Gulbis goes down fighting
Ernests may have been sent packing in the semifinals of Memphis but also began to display a much overdue sense of purpose and passion on court.
While in previous years the furthest Ernests went to acknowledge his own good play was with a wry smile, today he roared “C’mon!” each time a rifled winner found its target.
He was also prone to fold mentally instead of gutting it out through difficult patches, but recorded come-from-behind wins this week despite being a heavy underdog.
If this is a reflection of his renewed overall passion for tennis, then it bodes promisingly for a talented player often criticised for his lack of discipline and who answered, yes, he would like to be a Top 10 player, with the same mild detachment that one would reserve for rice pudding.
The hunger for success – dubbed by Andy Murray as ‘the love of winning, not just the hate of losing’ – is an often underrated component of a player’s arsenal. It is not enough to skate by on talent; single-minded determination to excel is what leads one to push himself just that little bit harder in training and to hang on in a difficult match.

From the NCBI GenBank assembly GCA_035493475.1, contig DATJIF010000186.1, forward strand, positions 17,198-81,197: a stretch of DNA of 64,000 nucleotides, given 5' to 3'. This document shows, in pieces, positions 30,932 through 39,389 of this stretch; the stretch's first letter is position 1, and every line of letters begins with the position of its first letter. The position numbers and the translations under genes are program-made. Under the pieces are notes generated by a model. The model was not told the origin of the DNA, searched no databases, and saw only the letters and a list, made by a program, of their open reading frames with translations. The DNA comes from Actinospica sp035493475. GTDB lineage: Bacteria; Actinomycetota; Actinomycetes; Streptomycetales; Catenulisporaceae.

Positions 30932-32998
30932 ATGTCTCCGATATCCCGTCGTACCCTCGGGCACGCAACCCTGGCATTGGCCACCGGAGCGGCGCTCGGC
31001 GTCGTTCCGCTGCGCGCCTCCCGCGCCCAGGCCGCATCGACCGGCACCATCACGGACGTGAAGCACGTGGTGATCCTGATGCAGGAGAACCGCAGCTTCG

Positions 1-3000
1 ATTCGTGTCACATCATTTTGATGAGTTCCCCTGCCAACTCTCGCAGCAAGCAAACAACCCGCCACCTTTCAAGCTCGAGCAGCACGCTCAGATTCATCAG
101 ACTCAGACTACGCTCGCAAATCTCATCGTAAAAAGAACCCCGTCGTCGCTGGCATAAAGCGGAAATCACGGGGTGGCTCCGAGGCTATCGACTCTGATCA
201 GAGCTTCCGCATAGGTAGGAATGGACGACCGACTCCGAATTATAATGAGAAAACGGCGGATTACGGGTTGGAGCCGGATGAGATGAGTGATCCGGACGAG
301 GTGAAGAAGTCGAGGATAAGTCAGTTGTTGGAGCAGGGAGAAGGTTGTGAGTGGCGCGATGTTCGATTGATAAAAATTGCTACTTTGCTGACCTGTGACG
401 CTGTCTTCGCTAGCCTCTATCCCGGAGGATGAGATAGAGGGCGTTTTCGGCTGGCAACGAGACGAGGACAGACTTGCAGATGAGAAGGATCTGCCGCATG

Today, Ernests displayed some of that raw hunger against Sam Querrey, despite not quite having the presence of mind to put together a winning strategy.
The key difference between Ernests and Querrey – himself a heavy-hitting big server – lay in the former’s inability to convert any of the nine break points he enjoyed.
Ernests was broken once in each set but subsequently blew numerous opportunities to level the score, revealing his relatively limited return game as an Achilles’ heel.
He saved his best for when Querrey was serving for the match, earning five break points when 4:5 down in the second set with several clever volleys.
Alas, Querrey was not to be denied, despite having his nerves temporarily jittered by an over-excitable let cord sensor.
He clamped down on each of Ernests’ five opportunities with strong serving, aided by his opponent’s penchant for unforced errors, and ultimately secured safe passage into tomorrow’s final against John Isner.
Ernests will now head to Delray Beach, where he will open against a qualifier before potentially facing the top-seeded Tommy Haas, or Russia’s Teimuraz Gabashvili, against whom he has a 0-4 losing record.
Delrays marks the last stop on the Tour calendar before the first ATP 1000 event of the year kicks off in Indian Wells, California, on March 8th. As of today, Ernests is the top-ranked alternate and needs only one more withdrawal to make the main draw directly.